Benefits of Real-time Log Posting
Robert W. Schmieder KK6EK
15 August 2006


Posting log data by a DXpedition in real time on the internet offers many benefits to the DXing community.

DXA was developed in response to the desire by DXers for real-time information about their QSOs with aa DXpedition. First used on K7C Kure Atoll 2005, it experienced such popularity that the high-capacity server crashed. More than 40,000 different hams logged into the program; on any day about 20,000 were logged in. The website experienced more than 40 million hits.

The phenomenal popularity of DXA is evidence that DXers see considerable benefits from real-time online log posting. The recent (Aug. 11, 2006) policy statement by the ARRL seeks to limit the use of real-time log informantion. This author believes that the advantages of this new technogy far outweigh the problems feared by the ARRL. Here I point out the benefits of posting real-time log data.

(1) It reduces dupes. DXers see immediately that they are in the log and have no need for insurance contacts. This worked on K7C.
(2) It eliminates pirating. If you inadvertently work a pirate, and do not get confirmation directly from the DXpedition, you would be motivated (correctly) to make another QSO.
(3) It reduces cheating. As stated above, the greater exposure of the activities will be a deterrent to potential cheaters, and will assist in intercepting such attempts.
(4) It improves DXpedition performance. On K7C, the operator logging error rate was 0.8%, considerably lower than the normal DXpedition rate (1-2%). This was stimulated by the increased accountability due to the use of DXA.
(5) It improves QSLing practice. Virtually all cheating occurs because the QSL manager yields to pressure from DXers to issue an undeserved QSL card. Again, this was seen in the K7C project: The ARRL imposed the requirement of making "no changes in the log" if we used DXA. This had the beneficial effect of providing the QSL manager with a clear mandate: the request for a QSL had to have a clear evidence trail, or it was returned NIL. QSL managers for DXpeditions using such tools will have to be very careful to not issue cards for undocumented QSOs.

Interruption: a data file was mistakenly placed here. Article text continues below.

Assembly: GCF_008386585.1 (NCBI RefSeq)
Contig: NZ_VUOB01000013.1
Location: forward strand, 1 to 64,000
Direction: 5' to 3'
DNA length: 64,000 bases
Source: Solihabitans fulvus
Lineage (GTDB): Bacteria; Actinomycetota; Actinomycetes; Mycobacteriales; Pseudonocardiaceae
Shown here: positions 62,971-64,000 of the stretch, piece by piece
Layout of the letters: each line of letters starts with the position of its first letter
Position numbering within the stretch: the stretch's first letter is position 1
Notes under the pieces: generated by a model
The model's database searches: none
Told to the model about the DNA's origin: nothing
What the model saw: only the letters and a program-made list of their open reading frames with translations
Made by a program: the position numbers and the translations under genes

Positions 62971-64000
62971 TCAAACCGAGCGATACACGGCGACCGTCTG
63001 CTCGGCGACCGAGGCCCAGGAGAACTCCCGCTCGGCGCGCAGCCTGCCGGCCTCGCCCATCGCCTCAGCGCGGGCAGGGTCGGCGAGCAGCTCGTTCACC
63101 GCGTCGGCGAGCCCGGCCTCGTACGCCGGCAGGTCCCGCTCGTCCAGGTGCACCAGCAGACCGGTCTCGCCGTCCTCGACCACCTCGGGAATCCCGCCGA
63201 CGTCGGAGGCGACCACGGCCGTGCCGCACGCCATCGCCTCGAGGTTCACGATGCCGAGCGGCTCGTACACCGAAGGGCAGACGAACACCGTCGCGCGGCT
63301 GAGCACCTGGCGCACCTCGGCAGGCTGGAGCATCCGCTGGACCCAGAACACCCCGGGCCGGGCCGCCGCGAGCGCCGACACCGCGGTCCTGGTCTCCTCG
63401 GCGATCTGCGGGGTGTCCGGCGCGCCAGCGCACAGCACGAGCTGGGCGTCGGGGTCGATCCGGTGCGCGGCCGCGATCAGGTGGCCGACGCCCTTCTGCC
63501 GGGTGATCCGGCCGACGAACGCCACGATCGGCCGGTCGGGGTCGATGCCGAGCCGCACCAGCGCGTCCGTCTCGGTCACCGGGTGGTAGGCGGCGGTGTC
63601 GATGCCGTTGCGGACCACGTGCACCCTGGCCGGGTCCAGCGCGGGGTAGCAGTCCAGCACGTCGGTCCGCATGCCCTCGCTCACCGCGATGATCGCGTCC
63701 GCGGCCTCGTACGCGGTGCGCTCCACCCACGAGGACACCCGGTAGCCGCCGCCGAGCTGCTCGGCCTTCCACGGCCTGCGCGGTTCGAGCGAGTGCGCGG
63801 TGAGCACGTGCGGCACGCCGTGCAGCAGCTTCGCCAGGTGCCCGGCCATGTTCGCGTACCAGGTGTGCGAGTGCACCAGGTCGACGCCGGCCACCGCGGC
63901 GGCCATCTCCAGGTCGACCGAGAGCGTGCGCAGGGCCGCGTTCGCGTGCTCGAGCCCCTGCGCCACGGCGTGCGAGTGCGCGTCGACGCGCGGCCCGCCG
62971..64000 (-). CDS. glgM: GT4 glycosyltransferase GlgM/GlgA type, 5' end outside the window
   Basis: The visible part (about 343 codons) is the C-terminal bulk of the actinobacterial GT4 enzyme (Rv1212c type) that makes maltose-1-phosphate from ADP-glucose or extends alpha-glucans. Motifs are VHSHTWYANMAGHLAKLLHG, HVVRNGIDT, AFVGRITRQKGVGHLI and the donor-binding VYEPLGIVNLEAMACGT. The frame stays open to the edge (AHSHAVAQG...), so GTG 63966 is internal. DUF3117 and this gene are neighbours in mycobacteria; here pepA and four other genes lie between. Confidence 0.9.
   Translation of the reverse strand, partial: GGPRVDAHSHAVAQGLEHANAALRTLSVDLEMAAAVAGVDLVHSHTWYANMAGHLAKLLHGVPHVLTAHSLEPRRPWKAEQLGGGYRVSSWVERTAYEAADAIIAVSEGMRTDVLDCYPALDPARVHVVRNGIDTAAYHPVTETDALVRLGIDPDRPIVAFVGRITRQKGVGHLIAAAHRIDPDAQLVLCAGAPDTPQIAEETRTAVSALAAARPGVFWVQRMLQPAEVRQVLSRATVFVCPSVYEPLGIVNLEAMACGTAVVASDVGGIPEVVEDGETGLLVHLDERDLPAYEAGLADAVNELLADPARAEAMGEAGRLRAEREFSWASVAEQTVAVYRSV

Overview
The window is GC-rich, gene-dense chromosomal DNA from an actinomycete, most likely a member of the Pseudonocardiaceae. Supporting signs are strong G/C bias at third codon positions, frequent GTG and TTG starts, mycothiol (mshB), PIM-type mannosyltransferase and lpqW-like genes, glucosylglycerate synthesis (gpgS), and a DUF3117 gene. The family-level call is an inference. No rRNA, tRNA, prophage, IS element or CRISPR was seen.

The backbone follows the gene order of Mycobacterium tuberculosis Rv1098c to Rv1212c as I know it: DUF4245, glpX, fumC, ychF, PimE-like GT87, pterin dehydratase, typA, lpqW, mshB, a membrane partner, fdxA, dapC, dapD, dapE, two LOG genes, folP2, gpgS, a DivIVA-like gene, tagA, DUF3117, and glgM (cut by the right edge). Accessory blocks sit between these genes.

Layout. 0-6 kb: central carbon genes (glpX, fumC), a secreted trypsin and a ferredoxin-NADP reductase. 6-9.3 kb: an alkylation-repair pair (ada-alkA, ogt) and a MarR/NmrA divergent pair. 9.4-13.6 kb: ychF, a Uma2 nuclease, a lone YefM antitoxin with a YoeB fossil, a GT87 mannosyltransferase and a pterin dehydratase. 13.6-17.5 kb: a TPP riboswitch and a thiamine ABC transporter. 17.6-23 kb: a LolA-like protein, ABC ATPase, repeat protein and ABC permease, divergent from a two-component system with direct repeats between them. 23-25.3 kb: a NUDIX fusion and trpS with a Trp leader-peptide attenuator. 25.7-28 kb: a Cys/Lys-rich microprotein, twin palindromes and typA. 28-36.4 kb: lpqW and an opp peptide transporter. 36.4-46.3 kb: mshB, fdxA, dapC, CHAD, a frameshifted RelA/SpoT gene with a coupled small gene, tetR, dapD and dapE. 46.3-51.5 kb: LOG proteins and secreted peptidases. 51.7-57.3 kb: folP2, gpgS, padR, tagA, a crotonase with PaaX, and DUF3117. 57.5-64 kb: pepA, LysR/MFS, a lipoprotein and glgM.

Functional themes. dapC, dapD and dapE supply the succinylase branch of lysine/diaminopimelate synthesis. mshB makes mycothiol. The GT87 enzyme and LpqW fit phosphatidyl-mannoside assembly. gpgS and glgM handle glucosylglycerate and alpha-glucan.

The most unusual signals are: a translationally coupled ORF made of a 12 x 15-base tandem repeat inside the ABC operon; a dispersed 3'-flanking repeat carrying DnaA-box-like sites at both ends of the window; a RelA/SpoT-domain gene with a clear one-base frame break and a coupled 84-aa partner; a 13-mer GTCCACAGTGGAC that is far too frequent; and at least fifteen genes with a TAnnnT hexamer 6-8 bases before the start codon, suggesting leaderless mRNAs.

(6) It generates new participants in DXing and ham radio. What we have known for a long time (see the author's books about 3YØPI, XRØY/Z, VKØIR, and XRØX) is that DXers don't want to watch; they want to participate. During K7C, more than 40,000 unique callsigns were logged onto DXA, nearly three times the number of active DXers in the world. This is clear evidence that real-time display and interactivity is a strong draw, beyond the confines of the top DXers and traditional programs. Indeed, the best source of growth and health of ham radio is in the community of younger persons interested in computers, the internet, dynamic websites, and interactive software, as well as radio.
(7) It is fun. If you watched DXA and saw your green square come on a minute or so after making the QSO, you know what a thrill it was. Many DXers made screen capture images of the event, and proudly framed them. Almost nothing is more exciting than seeing your callsign appear on the world map shortly after making the QSO. If you didn't experience this, or you doubt what I'm saying, just read the survey responses at

Note that for both duping and pirating, the real-time feedback may well be crucial to a successful logged QSO, since propagation and operating time may not allow for another chance another day.

I am most interested in your opinions. Please send them directly to me:

Dr. Robert W. Schmieder